How to Kill Tapeworms in Dogs

By Shelley Moore

Tapeworms are about 1/8 inch wide and their bodies are flat, but they can grow very long. The body includes a head and segments, with each segment having the ability to reproduce. The segments are shed while the tapeworm head remains attached to the dog's intestines. The idea of dogs having worms is very unpleasant to most people, but the condition is easily resolved with a visit to the veterinary clinic, medicine and follow-up prevention methods.


Determine if your dog has tapeworms. Usually you'll have noticed a symptom or two which has led you to this conclusion. The most common occurrence is when the pet owner finds a small, white, flat worm segment near the dog's anus or stuck onto the stool. These segments look like grains of rice or small bits of spaghetti.

Consider your dog's general health to determine if there may be a problem with tapeworms. Symptoms may include digestive upset and abdominal discomfort, changes in appetite, or poor coat and dry skin.

Call your veterinary clinic and explain that you think your dog has tapeworms. The staff will ask you to bring in a stool sample for testing.

Collect a fresh stool sample and take it to the clinic as soon as possible.

How to Kill Tapeworms

Pick up the medicine prescribed by the veterinarian, which they probably will have at the clinic. The most common prescription is for Drontal by Bayer, because this product kills not only tapeworms but any other worms the dog may have as well, including roundworms, whipworms and hookworms. Drontal contains the ingredients praziquantel, pyrantel pamoate and febantel.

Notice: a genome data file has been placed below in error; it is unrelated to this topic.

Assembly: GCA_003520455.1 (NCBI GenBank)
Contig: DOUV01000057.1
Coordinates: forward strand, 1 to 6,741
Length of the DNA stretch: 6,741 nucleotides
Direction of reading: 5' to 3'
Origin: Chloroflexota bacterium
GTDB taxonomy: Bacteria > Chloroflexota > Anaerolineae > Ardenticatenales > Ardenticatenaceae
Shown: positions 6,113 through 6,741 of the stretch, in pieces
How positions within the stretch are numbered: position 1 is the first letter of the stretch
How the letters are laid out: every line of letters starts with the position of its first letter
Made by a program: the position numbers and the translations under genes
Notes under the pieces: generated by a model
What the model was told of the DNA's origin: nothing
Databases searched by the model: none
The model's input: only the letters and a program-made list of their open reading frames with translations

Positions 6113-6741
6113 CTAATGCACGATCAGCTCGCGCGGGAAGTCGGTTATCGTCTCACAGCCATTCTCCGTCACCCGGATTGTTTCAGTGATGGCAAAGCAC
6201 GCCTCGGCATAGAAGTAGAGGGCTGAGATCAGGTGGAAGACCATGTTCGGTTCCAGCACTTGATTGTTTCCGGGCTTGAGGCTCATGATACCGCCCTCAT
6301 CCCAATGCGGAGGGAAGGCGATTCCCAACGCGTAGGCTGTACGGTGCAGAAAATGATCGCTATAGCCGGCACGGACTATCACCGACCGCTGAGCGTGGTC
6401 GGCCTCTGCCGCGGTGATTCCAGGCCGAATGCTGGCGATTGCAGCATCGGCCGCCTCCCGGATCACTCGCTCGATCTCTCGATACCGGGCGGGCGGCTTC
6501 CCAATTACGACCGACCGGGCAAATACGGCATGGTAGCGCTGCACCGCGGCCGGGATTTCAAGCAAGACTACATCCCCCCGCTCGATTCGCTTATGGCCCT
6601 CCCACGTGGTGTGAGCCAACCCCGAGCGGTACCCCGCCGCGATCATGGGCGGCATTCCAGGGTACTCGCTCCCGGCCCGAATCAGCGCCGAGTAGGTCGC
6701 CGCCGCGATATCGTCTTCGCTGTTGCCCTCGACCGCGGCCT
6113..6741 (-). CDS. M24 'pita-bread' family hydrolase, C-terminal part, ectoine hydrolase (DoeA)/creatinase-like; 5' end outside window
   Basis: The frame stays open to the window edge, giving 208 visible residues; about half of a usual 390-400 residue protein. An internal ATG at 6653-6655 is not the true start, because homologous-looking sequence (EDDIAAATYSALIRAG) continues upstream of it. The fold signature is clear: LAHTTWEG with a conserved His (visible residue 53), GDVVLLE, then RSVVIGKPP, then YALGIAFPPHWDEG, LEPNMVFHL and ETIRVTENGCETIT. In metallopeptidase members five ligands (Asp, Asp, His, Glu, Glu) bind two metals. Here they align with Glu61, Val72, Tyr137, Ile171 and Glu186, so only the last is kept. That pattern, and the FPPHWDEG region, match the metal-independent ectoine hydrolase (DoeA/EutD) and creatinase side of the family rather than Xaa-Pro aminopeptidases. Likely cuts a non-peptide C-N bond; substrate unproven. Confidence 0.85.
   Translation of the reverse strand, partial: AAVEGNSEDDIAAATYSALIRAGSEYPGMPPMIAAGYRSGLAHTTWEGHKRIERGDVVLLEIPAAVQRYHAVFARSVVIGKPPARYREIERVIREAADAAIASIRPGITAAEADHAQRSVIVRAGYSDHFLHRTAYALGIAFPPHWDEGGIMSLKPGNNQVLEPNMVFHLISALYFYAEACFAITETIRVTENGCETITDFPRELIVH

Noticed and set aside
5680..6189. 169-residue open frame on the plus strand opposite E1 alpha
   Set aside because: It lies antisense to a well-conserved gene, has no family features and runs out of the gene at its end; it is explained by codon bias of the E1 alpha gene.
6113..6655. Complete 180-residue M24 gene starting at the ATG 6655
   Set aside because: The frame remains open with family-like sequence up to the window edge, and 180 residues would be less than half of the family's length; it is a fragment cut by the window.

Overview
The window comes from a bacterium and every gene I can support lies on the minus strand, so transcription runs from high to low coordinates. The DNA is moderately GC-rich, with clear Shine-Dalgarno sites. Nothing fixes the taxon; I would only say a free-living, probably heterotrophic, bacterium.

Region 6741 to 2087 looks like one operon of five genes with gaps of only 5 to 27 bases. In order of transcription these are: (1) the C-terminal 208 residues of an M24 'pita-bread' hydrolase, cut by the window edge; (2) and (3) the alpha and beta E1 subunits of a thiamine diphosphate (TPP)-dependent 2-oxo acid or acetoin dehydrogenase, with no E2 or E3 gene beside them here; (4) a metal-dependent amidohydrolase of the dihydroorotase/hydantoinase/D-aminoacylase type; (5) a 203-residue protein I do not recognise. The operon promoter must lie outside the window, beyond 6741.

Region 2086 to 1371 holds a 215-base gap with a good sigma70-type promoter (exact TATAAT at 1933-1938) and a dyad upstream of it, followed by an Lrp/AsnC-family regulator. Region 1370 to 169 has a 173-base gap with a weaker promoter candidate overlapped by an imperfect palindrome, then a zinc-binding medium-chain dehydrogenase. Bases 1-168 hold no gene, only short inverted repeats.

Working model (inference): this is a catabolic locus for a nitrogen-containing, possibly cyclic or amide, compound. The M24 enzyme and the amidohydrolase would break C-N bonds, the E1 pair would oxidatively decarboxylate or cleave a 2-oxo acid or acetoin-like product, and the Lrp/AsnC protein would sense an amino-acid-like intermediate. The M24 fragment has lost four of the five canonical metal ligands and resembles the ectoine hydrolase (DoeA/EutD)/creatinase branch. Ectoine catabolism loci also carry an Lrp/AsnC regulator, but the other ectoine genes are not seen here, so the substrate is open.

Administer the pills to your dog as prescribed. The amount of treatment needed will depend on the dog's weight.

Collect all dog stools from the yard or dog run and dispose of them properly, as they probably contain tapeworm segments or eggs.

Tapeworm Prevention

Determine if your dog has fleas, which can be infected with tapeworm larvae. If the dog swallows any fleas while grooming, it can become re-infected.

If the dog does have fleas, administer the flea-elimination product of your choice. These include flea collars or flea dips and special shampoos. You may need to de-flea your home as well with a spray product.

Prevent your dog from eating animals or carcasses, such as rabbits, mice and moles, which may have fleas or immature tapeworms.

Remove dog stools from the yard as soon as possible.